The 1994 Forest Law only grants some usage rights to local communities and stipulates that: "usufruct rights (or customary rights) are those recognised to local populations to exploit all forest, wildlife and fish products, with the exception of protected species, for their personal use. They may be temporarily or permanently suspended when the need arises for reasons of public interest". The terms for exercise of these rights should have been established by decree, but unfortunately it has never been developed. Therefore, there are no coherent standards or procedures to institute customary law in practice. The interpretation of the right to use therefore differs from one forest stakeholder to another, and this often leads to disputes between communities and titleholders of logging activities, because the communities consider themselves the customary owners of the land and its resources.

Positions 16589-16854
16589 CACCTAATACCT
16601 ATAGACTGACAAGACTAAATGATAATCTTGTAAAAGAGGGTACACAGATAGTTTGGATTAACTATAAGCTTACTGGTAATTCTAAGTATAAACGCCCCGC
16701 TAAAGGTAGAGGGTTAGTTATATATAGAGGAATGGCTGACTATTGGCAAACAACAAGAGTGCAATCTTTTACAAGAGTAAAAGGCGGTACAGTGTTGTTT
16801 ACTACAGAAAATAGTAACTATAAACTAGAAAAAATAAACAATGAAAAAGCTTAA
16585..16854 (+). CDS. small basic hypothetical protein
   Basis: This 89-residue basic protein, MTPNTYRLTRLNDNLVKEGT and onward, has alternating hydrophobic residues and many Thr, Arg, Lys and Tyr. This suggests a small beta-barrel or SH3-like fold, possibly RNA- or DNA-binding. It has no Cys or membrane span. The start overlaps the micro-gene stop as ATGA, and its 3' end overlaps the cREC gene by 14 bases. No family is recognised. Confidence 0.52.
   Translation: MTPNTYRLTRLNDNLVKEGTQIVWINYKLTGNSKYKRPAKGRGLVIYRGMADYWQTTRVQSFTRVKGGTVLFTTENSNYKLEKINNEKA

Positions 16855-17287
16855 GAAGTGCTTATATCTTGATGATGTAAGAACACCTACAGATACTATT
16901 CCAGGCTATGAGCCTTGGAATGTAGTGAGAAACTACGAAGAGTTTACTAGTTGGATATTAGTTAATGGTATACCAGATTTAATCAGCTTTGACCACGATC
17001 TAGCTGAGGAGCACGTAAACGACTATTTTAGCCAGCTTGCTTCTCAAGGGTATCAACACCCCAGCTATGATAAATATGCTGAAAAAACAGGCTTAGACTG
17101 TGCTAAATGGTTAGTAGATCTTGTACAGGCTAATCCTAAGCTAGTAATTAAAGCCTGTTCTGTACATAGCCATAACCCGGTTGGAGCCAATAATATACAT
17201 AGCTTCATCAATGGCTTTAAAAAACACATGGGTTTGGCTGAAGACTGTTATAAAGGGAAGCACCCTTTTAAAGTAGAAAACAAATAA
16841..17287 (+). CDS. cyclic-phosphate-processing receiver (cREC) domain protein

Given that according to law forest resources and land belong to the State, and it wants to maximise profits and revenues, the State has not risked granting extensive recognition of customary rights in forest sector activities because this could prevent it from achieving its objectives. Nonetheless, within the framework of the review of the forest law, civil society organised around the forest platform and the European Union have made proposals for better recognition and protection of the customary rights of local and indigenous communities (1).
(1) CED (2012) What law for the forest? Proposals by civil society organisations for the reform of the Forest Law in Cameroon. Available at http://www.transparenceforestiere.info/report-card/updates/600/Cameroon-proposition-de-la-soci-t-civile-sur-la-r-forme-de-la-loi-foresti-re/
|Law no.94/01 of 20 January 1994 on the regime for forests, wildlife and fisheries (Articles 8, 26, 29, 30, 36 and 38)